Movie Podcast Weekly Ep. 176: Hail, Caesar! (2016) and Pride and Prejudice and Zombies (2016)

Episode 176

Welcome to Episode 176 of Movie Podcast Weekly, the Clown Car of Movie Podcasting… In this show, we bring you special guest Geek Cast Nic (of the Geek Cast Live Podcast). We bring you Feature Reviews of Hail, Caesar! and Pride and Prejudice and Zombies.

If you’re new to our show… Movie Podcast Weekly typically features four hosts — Jason, Andy, Karl and Geek Cast Ry — along with frequent guests. We give you our verdicts on at least one new movie release from the current year that’s currently playing in theaters, as well as several mini reviews of whatever we’ve been watching lately. And we usually provide specialized genre recommendations. New episodes release every week.


SHOW NOTES:

I. Introduction
— Welcome Geek Cast Nic!
— Super Bowl 50
— Cartoon Joe meets Gomez
— Dr. Shock hits 2,000 movie review — and counting!
— Andy’s birthday topic idea


[ 0:12:36 ] II. Mini Reviews
Karl: Full Frontal With Samantha B., Soundtrack to Tron Legacy Special Edition
Ryan: Black Sails
Jason: Rocky, Dead Poets Society, Room
Nic: Bosch Season 1, Magnolia
Andy: Bolt, Better Call Saul Season 1, all eight Harry Potter movies, No Escape


III. New in Theaters This Past Weekend:
Hail, Caesar!
Pride and Prejudice and Zombies
The Choice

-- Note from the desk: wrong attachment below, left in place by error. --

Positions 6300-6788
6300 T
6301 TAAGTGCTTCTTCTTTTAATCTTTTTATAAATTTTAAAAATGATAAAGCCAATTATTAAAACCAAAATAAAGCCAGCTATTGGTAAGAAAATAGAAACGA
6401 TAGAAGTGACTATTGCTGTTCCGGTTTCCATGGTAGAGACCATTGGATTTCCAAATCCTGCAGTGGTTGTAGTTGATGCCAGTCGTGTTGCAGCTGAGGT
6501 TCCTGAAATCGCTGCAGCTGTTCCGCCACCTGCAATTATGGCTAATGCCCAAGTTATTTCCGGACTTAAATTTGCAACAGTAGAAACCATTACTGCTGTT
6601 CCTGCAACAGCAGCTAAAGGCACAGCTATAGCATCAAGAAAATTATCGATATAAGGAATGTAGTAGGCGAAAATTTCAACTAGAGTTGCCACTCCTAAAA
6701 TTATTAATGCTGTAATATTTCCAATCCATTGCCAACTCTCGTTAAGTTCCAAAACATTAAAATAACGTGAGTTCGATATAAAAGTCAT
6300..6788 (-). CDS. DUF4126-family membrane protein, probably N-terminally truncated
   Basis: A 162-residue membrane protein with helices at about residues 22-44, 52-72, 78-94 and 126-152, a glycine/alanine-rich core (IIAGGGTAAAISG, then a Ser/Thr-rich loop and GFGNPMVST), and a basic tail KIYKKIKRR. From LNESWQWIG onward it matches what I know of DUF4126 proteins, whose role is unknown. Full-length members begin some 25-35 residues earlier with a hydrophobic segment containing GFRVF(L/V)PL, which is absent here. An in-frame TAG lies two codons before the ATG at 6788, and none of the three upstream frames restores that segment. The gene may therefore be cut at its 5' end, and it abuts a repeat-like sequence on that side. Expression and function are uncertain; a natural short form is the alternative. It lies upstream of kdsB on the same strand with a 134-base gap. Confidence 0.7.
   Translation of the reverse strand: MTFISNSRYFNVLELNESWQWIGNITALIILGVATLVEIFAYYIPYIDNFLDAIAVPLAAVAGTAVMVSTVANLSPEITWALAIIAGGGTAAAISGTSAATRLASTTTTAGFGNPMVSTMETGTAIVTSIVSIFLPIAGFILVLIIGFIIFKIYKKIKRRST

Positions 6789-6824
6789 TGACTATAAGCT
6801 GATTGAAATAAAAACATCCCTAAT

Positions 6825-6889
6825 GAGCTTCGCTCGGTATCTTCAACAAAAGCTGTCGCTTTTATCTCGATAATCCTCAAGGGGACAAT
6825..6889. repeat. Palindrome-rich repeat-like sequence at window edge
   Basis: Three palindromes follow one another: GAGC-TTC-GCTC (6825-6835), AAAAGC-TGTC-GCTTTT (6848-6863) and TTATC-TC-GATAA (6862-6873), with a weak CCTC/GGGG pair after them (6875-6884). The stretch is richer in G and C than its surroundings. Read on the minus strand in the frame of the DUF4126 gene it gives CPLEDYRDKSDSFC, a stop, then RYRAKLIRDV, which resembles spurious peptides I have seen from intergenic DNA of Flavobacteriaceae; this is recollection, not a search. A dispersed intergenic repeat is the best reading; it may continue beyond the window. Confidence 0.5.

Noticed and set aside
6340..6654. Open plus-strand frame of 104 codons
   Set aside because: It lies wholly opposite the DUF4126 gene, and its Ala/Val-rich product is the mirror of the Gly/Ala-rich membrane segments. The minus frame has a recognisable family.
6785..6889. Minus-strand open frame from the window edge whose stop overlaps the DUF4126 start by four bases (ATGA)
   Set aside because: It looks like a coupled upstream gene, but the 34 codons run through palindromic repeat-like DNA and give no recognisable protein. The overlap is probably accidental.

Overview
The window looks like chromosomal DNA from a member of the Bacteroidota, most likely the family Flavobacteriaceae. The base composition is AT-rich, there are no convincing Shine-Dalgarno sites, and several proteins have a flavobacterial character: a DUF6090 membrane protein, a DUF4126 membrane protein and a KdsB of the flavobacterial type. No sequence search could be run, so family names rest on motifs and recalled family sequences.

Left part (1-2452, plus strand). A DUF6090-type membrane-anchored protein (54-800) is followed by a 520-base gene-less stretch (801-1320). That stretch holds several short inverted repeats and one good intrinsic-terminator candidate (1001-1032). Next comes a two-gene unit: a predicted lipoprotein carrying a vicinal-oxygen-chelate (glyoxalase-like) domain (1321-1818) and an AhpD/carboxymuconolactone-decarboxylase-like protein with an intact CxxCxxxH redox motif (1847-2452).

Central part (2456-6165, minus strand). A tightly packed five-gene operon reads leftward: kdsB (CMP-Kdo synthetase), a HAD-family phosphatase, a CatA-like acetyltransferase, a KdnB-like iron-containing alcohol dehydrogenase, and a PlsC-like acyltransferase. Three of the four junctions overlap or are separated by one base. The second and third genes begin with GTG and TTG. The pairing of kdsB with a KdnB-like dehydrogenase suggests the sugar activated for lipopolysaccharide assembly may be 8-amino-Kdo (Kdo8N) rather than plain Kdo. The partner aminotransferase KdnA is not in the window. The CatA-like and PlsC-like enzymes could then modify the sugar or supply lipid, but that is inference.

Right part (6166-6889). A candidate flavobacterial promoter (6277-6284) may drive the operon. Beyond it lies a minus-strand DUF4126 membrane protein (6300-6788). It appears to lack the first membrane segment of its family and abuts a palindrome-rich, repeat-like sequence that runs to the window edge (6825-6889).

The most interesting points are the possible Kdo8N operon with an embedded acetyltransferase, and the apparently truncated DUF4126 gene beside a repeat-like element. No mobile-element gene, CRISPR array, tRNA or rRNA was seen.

Regression
All Roads Lead to Rome
Misconduct
4th Man Out
The Pack
Southbound
The Club
Viva


FEATURE REVIEWS HAVE TIME STAMPS:

[ 0:52:25 ] IV. Feature Review: HAIL, CAESAR! (2016)
Jason = 4 ( Avoid )
Andy = 6 ( Rental )
Ryan = 6 ( Buy it! )
Nic = 6.5 ( Theater / Rental )


[ 1:11:29 ] V. Feature Review: PRIDE AND PREJUDICE AND ZOMBIES (2016)
Jason = 5.5 ( Rental )
Karl = 7.5 ( Rental )

— Teaser for Jay’s review of “The Witch”:
-Read Jay’s written review here
-Hear Jay’s audio podcast review here

— An antique guitar was smashed during The Hateful Eight (Read more here)
— E-mail from Chris in Richmond, VA
— Thanks to Amos P. and Steve
— Karl’s salute to Peyton Manning


VI. Wrap-Up / Plugs / Ending


COMING UP ON MPW NEXT WEEK:
Episode 177 where we’ll be reviewing “Deadpool.” Join us!


LINKS FOR THIS EPISODE:

Hear more of Nic on Geek Cast Live Podcast!

Ryan said to check out Joel Robertson’s Retro Movie Geek
Contact MPW:

E-mail us: MoviePodcastWeekly@gmail.com.
Leave us a voicemail: (801) 382-8789.
Follow MPW on Twitter: @MovieCastWeekly
Leave a comment in the show notes for this episode.

Ry’s BIO
Ry’s flagship show: Geek Cast Live Podcast
DONATE here to facilitate the creation of more Geek content!
Blog: Geek Cast Live
Web site: Geek Harder.com
Facebook
Twitter: @GeekCastRy

Jason recommends supporting: Operation Underground Railroad

Listen to MPW:
Add MPW to your Stitcher playlist: Stitcher.com
MPW on iTunes
MPW’s RSS feed
Right-click to download the MPW 100 Rap

Josh’s links:
Hear Josh named as one of the Top 5 Up-and-Coming Directors on The Film Vault Podcast!
Twitter: @IcarusArts
Josh covers streaming movies on: Movie Stream Cast
Hear Josh on The SciFi Podcast
Hear Josh on Horror Movie Podcast

If you’re a Horror fan, listen to Jason and Josh on HORROR MOVIE PODCAST

We’d like to thank The Dave Eaton Element and Dave himself for the use of his music for our theme song. Buy Dave’s Eaton’s music: BandCamp.com